1° C. P. Thiele, Geschichte der Religion im Alterthum, German translation by G. Gehrich. Gotha, 1903, vol. ii. pp. 163 sq.

Mutual Aid—Justice-Morality are thus the consecutive steps of an ascending series, revealed to us by the study of the animal world and man. It is not something imposed from the outside ; it is an organic necessity which carries in itself its own justification, confirmed and illustrated by the whole of the evolution of the animal kingdom, beginning with its earliest colony-stages, and gradually rising to our civilised human communities. Speaking an imaged language, it is a general law of organic evolution, and this is why the senses of Mutual Aid, Justice, and Morality are rooted in man's mind with all the force of an inborn instinct—the first being evidently the strongest, and the third, which is the latest, being the least imperative of the three. Like the need of food, shelter, or sleep, these instincts are self-preservation instincts. Of course, they may sometimes be weakened under the influence of certain circumstances, and we know numbers of such instances, when a relaxation of these instincts takes place, for one reason or another, in some animal group, or in a human community; but then the group necessarily begins to fail in the struggle for life ; it marches towards its decay. And if it perseveres in the wrong direction, if it does not revert to those necessary conditions of survival and of progressive development, which are Mutual Aid, Justice, and Morality—then the group, the race, or the species dies out and disappears. It did not fulfil the necessary condition of evolution-and it must go.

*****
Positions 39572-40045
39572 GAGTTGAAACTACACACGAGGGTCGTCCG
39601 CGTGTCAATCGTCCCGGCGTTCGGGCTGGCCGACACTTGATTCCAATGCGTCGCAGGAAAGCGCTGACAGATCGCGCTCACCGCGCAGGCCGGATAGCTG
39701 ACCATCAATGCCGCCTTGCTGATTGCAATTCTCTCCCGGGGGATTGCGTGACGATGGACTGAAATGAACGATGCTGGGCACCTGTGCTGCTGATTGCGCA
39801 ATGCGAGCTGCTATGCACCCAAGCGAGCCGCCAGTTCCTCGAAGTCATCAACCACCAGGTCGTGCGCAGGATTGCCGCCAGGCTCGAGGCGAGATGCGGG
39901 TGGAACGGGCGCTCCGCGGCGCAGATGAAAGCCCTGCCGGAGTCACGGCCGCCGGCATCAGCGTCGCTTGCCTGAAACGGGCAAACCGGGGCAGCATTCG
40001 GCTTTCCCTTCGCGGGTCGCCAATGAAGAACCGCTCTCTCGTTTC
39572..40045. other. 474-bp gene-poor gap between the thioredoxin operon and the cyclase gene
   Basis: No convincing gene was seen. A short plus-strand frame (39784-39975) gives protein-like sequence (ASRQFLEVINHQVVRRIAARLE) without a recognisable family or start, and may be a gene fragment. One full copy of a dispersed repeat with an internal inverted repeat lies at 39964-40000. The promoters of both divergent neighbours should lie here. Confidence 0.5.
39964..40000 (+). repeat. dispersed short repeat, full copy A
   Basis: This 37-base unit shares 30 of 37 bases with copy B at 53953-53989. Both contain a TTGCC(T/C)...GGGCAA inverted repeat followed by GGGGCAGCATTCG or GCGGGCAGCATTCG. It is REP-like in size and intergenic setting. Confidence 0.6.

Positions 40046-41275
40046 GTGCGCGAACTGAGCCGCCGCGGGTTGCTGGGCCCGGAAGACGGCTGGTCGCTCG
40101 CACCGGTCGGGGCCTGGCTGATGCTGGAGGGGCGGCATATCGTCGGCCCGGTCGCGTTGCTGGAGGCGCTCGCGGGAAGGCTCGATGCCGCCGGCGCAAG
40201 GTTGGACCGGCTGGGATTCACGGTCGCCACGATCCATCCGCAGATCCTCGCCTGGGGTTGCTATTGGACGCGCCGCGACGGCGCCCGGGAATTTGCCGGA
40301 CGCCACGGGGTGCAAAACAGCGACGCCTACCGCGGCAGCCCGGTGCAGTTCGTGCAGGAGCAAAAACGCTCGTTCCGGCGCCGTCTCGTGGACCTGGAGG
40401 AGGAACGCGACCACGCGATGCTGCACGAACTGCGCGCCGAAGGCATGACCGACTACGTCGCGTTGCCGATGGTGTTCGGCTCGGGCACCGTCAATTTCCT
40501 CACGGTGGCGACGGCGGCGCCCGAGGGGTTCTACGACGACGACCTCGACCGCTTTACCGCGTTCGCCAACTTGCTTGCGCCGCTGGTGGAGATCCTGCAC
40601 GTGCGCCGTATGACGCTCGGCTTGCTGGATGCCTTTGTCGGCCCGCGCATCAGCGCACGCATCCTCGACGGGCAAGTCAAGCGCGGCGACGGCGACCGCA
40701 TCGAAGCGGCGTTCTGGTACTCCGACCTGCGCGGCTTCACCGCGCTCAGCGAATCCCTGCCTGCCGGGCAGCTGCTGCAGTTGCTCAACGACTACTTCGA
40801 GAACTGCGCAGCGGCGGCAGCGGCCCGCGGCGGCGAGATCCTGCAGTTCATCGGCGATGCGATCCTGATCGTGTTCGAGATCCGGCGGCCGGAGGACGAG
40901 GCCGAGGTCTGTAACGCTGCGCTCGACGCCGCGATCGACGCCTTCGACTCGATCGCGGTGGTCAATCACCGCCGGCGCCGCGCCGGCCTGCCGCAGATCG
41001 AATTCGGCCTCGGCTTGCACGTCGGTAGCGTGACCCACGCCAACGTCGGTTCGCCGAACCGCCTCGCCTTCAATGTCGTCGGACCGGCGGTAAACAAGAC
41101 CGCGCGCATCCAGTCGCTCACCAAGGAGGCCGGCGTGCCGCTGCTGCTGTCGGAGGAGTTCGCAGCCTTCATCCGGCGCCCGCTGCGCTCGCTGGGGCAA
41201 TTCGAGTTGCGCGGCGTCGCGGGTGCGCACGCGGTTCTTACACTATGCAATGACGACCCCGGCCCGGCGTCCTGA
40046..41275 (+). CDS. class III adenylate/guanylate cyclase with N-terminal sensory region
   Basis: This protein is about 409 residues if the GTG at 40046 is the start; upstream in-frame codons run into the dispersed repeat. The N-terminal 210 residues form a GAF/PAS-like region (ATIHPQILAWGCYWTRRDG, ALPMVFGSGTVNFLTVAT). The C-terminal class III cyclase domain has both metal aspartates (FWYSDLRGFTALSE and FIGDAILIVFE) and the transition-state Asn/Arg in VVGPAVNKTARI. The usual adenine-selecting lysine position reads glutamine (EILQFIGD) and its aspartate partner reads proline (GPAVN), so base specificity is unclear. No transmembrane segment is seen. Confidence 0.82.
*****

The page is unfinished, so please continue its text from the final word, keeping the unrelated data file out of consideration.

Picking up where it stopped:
This is the solid foundation which science gives us for the elaboration of a new system of ethics and its justification; and, therefore, instead of proclaiming the bankruptcy of science, what we have now to do is to examine how scientific ethics can be built up out of the elements which modern research, stimulated by the idea of evolution, has accumulated for that purpose.

i P. KROPOTKIN.

THE HARVEST OF THE HEDGEROWS

A LANDSCAPE WITH FIGURES